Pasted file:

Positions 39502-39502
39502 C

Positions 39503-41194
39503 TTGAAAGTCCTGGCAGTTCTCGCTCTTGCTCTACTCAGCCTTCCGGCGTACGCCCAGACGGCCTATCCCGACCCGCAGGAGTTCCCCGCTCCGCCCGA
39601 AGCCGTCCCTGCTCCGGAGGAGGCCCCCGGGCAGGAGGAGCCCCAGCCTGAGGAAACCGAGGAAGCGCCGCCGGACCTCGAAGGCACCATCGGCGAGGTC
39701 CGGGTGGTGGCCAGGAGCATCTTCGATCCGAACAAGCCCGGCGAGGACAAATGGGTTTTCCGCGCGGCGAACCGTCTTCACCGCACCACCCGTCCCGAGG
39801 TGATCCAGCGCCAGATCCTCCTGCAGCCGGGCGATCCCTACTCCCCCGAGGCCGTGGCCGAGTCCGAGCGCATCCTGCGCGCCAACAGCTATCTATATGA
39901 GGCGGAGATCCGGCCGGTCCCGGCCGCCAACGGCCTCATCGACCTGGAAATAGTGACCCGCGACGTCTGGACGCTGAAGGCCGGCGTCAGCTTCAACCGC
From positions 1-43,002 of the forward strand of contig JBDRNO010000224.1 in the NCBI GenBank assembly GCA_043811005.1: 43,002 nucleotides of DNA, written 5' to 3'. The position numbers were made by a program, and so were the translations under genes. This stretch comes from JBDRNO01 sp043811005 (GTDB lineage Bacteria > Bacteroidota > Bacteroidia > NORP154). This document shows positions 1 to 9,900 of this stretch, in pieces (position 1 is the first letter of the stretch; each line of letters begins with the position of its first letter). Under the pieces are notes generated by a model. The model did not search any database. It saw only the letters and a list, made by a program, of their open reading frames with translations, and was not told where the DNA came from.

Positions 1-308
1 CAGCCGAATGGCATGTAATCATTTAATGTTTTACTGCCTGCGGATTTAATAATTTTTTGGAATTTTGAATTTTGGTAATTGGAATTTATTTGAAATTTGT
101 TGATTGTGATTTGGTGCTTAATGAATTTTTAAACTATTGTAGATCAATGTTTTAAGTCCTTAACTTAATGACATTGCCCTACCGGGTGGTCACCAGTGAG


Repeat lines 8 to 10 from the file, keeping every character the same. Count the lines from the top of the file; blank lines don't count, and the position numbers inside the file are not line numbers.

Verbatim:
39901 GGCGGAGATCCGGCCGGTCCCGGCCGCCAACGGCCTCATCGACCTGGAAATAGTGACCCGCGACGTCTGGACGCTGAAGGCCGGCGTCAGCTTCAACCGC
From positions 1-43,002 of the forward strand of contig JBDRNO010000224.1 in the NCBI GenBank assembly GCA_043811005.1: 43,002 nucleotides of DNA, written 5' to 3'. The position numbers were made by a program, and so were the translations under genes. This stretch comes from JBDRNO01 sp043811005 (GTDB lineage Bacteria > Bacteroidota > Bacteroidia > NORP154). This document shows positions 1 to 9,900 of this stretch, in pieces (position 1 is the first letter of the stretch; each line of letters begins with the position of its first letter). Under the pieces are notes generated by a model. The model did not search any database. It saw only the letters and a list, made by a program, of their open reading frames with translations, and was not told where the DNA came from.

Positions 1-308